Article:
The world’s largest blue carbon project, Delta Blue Carbon, is protecting and restoring 350,000 hectares of tidal river channels and creeks, low-lying sandy islands, mangrove forests and inter-tidal areas on the south-east coast of Sindh in Pakistan. This incredibly rich and diverse landscape provides a critical ecosystem service. It sustains productive fisheries, serves as an important feeding ground for migratory shorebirds and supports the socioeconomic livelihoods of coastal villagers who collect shellfish and crabs.
The delta area also provides fertile ground for sequestering and storing vast amounts of atmospheric carbon. The delta’s mangrove forests are the largest area of arid climate mangroves in the world but have experienced massive-scale deforestation and degradation. This is a pioneering public private partnership between the government of Sindh and a private project developer, Indus Delta Capital.
Climate change mitigation
Mangrove forests sequester 3-5 times more CO2 per hectare than upland tropical forests. The project is engaging in large scale mangrove planting across the delta. In total 220,000 hectares will be planted, the largest restoration programme in the world. To date, over 70,000 hectares have been planted. The project will operate over a 60-year lifespan and will generate over 128.5 million high-quality credits, and sequester 142 million tonnes CO2.
Theory of change
Before the project activities started, the region was in a vicious cycle of poverty and lack of access to education, clean energy and clean water. This resulted in large scale mangrove deforestation and degradation caused by an over exploitation of the mangroves for fuelwood and clearance for grazing.
The income from the sale of carbon credits from the mangrove restoration will be spent on addressing these underlying drivers of degradation by providing jobs, education, clean water and clean energy facilities to the local communities. Hence the communities will see direct benefits from restoring the landscape and creating a virtuous cycle of natural, social and economic regeneration.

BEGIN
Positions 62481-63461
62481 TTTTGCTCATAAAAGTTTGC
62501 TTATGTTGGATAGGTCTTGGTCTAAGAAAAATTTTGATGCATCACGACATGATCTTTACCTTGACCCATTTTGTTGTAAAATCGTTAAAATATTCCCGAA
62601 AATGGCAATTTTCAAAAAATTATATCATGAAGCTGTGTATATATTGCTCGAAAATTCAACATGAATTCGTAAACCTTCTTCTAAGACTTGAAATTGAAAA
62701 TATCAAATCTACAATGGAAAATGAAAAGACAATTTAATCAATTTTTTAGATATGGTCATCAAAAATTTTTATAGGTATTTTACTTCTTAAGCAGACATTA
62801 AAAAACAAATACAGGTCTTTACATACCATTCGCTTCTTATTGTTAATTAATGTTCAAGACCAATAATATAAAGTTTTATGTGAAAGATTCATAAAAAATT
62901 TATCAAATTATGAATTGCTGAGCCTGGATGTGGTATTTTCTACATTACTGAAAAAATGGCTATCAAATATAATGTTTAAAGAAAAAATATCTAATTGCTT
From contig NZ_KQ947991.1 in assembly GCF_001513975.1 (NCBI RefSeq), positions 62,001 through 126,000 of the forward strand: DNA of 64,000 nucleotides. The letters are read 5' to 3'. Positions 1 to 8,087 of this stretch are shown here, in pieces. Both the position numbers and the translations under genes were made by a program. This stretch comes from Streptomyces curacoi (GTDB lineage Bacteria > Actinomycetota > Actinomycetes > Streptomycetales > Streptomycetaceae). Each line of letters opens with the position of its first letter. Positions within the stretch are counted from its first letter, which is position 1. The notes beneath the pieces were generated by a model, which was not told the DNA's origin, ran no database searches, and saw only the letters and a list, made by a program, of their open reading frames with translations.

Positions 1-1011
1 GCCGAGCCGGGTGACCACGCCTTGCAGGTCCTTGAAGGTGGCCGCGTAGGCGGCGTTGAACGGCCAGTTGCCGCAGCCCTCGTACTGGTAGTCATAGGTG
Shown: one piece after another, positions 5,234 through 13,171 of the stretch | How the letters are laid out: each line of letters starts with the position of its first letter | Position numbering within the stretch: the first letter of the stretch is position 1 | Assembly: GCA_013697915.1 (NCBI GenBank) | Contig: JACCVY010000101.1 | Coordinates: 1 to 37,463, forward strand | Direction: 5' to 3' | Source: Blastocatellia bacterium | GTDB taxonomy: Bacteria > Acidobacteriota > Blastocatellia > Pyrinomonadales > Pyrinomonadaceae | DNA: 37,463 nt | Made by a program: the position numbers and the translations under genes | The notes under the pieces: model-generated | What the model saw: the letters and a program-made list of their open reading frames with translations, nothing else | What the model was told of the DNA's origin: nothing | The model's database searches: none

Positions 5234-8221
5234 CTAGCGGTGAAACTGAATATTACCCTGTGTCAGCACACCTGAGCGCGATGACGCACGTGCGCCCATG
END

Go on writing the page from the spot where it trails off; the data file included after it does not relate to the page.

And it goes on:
Project impact areas
More than 42,000 live within the project zone and 60 coastal villages depend on the forests. The project will create 21,000 full-time jobs, as well as safe and affordable drinking water supply, community health, and gender equality initiatives. Training and capacity building for project staff, communities and local NGOs and government is improving the financial security and wellbeing of local people. Non-carbon benefits to local communities have been valued at $134 per tonne.
The improved provision of mangrove ecosystem goods and services will also improve the climate change resilience of local communities. By revitalising the degraded coastal habitat and ensuring its long-term sustainability, the project will generate substantial climate change adaptation benefits for the biodiversity in the region, such as improved protection from storm surges and other coastal hazards.
The project is in the Indus Ecoregion, identified by the WWF as a biodiversity hotpot and one of the 40 most biologically rich ecoregions in the world. The project area is home to several globally threatened species, including as a wintering ground for many species of water birds, and contains or provides habitat for 11 vulnerable or threatened species on the IUCN Red List. The project positively impacts these species of special concern by revegetating the degraded coastal ecosystem. All species used in the restoration work under the project are native to the coastal areas of Sindh.